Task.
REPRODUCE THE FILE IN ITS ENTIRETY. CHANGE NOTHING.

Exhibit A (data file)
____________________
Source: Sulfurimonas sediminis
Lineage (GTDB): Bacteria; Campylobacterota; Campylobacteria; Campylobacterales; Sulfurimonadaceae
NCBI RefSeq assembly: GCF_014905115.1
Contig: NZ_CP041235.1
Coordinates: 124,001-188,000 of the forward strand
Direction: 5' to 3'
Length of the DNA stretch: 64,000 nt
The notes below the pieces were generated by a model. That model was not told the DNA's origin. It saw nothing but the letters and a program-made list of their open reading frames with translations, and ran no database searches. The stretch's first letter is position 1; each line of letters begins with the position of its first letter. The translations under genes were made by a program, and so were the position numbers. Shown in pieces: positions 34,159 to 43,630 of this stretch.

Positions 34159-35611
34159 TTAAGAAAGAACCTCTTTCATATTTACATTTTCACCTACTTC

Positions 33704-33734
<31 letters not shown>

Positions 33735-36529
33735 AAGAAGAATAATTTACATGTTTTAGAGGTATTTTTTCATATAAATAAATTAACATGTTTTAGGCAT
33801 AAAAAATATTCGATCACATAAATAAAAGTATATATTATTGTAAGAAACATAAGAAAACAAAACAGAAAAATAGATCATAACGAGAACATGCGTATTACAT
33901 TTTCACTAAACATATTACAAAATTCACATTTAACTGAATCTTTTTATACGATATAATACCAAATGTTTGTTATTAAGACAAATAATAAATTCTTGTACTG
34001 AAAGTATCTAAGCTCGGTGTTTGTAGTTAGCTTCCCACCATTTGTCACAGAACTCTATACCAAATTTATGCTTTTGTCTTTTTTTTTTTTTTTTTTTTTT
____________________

Source: Sulfurimonas sediminis
Lineage (GTDB): Bacteria; Campylobacterota; Campylobacteria; Campylobacterales; Sulfurimonadaceae
NCBI RefSeq assembly: GCF_014905115.1
Contig: NZ_CP041235.1
Coordinates: 124,001-188,000 of the forward strand
Direction: 5' to 3'
Length of the DNA stretch: 64,000 nt
The notes below the pieces were generated by a model. That model was not told the DNA's origin. It saw nothing but the letters and a program-made list of their open reading frames with translations, and ran no database searches. The stretch's first letter is position 1; each line of letters begins with the position of its first letter. The translations under genes were made by a program, and so were the position numbers. Shown in pieces: positions 34,159 to 43,630 of this stretch.

Positions 34159-35611
34159 TTAAGAAAGAACCTCTTTCATATTTACATTTTCACCTACTTC

Positions 33704-33734
<31 letters not shown>

Positions 33735-36529
33735 AAGAAGAATAATTTACATGTTTTAGAGGTATTTTTTCATATAAATAAATTAACATGTTTTAGGCAT
33801 AAAAAATATTCGATCACATAAATAAAAGTATATATTATTGTAAGAAACATAAGAAAACAAAACAGAAAAATAGATCATAACGAGAACATGCGTATTACAT
33901 TTTCACTAAACATATTACAAAATTCACATTTAACTGAATCTTTTTATACGATATAATACCAAATGTTTGTTATTAAGACAAATAATAAATTCTTGTACTG
34001 AAAGTATCTAAGCTCGGTGTTTGTAGTTAGCTTCCCACCATTTGTCACAGAACTCTATACCAAATTTATGCTTTTGTCTTTTTTTTTTTTTTTTTTTTTT